2. I just went thru the same thing – I caved and got a kindle because I wanted it to be wireless/3G and because it was the cheapest option since I too will be using it primarily for reviewing ebooks and the free/open access books… I am annoyed about the library thing, but they claim to be fixing that inoperability issue this summer – we’ll see, of course, but since I love going to the library anyway, I don’t mind if I “have” to still do hard-copy books there. I have heard a lot of complaints about amazon – both kindle and in general – but unfortunately with the number of books I buy, I can’t afford to go indie for everything… :) I do take my business there when I can (largely for paperbacks and gift certificates), because I agree about local economy and the great fun of browsing indie stores and talking to owners/staff there. I’m with you all the way on “real” books v. ebooks – I think it’s great to see how many people still want the tactile experience of reading/browsing. In this all-too-easy tech world, it’s refreshing to me!! Great post – and sorry for the insanely long comment!

    • I’ve actually found I can manage pretty well with a combination of library & indie bookstores – it cuts down on the number of books I buy, which in turn cuts down on the number of bookshelves in my apartment. :D But it is pricier, certainly.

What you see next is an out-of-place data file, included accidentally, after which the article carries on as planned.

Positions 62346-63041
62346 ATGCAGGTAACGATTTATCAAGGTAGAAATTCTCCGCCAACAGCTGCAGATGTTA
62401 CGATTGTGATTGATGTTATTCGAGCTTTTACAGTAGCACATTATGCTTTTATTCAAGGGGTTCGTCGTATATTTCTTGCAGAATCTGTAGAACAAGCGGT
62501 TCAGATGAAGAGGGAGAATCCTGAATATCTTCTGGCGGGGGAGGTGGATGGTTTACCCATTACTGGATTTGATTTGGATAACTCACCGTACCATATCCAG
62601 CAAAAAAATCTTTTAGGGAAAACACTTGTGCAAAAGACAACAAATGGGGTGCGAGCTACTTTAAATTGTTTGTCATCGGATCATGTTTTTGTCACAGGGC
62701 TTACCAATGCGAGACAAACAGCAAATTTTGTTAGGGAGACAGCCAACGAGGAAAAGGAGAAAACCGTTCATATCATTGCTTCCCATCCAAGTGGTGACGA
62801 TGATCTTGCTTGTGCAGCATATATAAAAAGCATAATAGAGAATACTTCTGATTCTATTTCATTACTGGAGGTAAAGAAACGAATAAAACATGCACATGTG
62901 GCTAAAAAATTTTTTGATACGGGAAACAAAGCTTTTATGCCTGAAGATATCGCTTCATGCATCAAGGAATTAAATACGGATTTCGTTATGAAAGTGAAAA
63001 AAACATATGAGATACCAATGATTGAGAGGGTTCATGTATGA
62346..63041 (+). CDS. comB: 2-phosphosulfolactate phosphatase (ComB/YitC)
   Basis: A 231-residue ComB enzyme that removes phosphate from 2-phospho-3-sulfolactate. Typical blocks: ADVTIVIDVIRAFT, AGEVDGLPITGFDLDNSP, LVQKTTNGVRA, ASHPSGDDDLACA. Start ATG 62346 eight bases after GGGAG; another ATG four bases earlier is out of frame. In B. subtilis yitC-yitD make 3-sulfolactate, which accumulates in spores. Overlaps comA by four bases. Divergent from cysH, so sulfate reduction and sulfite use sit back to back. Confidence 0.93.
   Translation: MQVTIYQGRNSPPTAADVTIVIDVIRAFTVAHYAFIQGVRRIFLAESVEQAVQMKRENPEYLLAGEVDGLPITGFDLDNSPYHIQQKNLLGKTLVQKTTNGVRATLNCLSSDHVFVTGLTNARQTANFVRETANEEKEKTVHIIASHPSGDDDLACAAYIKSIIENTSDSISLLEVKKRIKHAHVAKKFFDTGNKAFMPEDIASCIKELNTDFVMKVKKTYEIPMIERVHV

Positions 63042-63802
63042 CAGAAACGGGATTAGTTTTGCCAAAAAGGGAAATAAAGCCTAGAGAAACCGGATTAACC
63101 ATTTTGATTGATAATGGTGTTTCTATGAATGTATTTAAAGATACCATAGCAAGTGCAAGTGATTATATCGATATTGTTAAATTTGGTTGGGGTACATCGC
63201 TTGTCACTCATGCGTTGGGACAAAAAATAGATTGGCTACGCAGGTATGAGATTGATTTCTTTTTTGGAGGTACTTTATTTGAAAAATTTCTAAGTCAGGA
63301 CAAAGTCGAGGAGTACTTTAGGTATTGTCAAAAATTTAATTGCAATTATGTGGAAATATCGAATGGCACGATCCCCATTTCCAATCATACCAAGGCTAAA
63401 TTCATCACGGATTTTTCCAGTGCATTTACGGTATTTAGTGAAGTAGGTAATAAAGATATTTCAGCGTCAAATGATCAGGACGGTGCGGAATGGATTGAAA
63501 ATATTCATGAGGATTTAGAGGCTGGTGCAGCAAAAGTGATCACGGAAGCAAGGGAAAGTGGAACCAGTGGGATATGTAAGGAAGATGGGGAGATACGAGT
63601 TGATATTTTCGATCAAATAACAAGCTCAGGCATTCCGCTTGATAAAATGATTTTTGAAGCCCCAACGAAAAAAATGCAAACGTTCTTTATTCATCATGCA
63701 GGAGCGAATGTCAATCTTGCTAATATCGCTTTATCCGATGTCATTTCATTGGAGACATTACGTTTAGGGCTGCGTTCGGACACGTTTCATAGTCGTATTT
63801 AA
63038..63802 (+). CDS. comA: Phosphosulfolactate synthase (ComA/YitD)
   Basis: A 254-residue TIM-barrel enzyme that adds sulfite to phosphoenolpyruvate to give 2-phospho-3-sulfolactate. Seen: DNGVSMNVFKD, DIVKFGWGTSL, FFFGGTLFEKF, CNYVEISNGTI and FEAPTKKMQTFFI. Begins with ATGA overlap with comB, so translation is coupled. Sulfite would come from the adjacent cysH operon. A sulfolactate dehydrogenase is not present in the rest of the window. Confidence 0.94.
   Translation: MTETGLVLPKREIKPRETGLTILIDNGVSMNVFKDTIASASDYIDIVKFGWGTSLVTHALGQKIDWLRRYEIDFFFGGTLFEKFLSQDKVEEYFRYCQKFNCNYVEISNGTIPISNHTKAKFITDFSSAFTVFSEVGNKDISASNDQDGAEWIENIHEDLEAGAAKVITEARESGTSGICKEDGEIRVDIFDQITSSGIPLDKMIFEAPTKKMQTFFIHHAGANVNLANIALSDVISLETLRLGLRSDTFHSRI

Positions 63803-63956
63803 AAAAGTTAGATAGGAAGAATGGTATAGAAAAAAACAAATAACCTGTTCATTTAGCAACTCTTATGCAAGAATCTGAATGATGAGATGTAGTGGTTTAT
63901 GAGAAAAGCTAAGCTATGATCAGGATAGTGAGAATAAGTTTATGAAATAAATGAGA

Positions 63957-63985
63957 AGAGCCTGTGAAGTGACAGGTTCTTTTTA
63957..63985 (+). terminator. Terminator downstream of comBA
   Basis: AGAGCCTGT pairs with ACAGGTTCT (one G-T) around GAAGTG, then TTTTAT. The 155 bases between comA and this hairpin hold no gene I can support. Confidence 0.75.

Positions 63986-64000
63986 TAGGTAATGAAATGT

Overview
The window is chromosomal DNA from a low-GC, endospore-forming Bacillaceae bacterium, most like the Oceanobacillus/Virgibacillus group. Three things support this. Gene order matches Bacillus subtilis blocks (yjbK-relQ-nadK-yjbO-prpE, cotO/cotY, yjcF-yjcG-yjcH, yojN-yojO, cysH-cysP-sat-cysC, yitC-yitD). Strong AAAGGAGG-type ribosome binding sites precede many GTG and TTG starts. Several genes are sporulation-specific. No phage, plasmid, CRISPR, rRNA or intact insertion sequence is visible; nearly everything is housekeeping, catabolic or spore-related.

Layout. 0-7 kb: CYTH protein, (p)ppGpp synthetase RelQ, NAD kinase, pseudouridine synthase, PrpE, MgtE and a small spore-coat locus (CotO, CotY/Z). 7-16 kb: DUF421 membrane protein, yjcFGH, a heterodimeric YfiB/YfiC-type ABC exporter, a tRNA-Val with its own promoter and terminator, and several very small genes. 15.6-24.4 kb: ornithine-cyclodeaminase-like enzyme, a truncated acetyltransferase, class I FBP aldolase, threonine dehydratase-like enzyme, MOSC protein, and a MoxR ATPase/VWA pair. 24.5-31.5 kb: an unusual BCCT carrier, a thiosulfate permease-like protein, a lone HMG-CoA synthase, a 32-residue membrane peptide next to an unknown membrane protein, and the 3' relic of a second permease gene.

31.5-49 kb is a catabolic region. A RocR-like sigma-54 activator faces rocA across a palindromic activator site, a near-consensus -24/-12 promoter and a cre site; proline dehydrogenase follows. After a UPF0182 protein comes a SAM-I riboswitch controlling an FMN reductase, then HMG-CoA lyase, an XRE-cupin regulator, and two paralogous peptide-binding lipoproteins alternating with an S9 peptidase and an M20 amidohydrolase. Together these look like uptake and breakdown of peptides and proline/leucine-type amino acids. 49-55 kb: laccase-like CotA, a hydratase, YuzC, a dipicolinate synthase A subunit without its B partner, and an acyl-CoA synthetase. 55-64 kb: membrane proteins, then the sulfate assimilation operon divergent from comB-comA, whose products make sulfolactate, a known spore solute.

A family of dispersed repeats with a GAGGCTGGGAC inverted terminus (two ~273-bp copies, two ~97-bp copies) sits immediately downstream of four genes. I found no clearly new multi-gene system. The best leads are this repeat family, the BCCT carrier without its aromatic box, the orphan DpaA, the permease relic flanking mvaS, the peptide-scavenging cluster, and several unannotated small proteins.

As for physical books – well, I am just not a minimalist person, I have always wanted to have walls and walls of books filling my house, and you can’t do that with ebooks, can you? (One of these days I will have a proper Victorian library. One day!)

      And no worries about the long comment. I like comments!

      • I want a library one day. In all likelihood, realistically, it will be the living room of an apartment, but it will have bookshelves on every wall, big comfy chairs, and scotch.

  3. I had a library in my last house – it was actually the dining room but it was so huge (and I lived alone at the time) that it doubled as a dining room and as a reading/after-dinner drinks/library room. Bookshelves on 3 of four walls (the other wall was deep-set windows & big leather reading chairs), a fireplace, hardwood floors and deep warm pumpkin-colored walls… It was the greatest thing!! :) The new house doesn’t have a full-on library, but I write in a study lined with bookshelves and one good reading chair and the living room has a wall of built-ins. I can’t say enough good things about putting in a library somehow, no matter where/how big, there is no feeling as great as sitting in a comfy chair, surrounded by your books, with a cocktail!!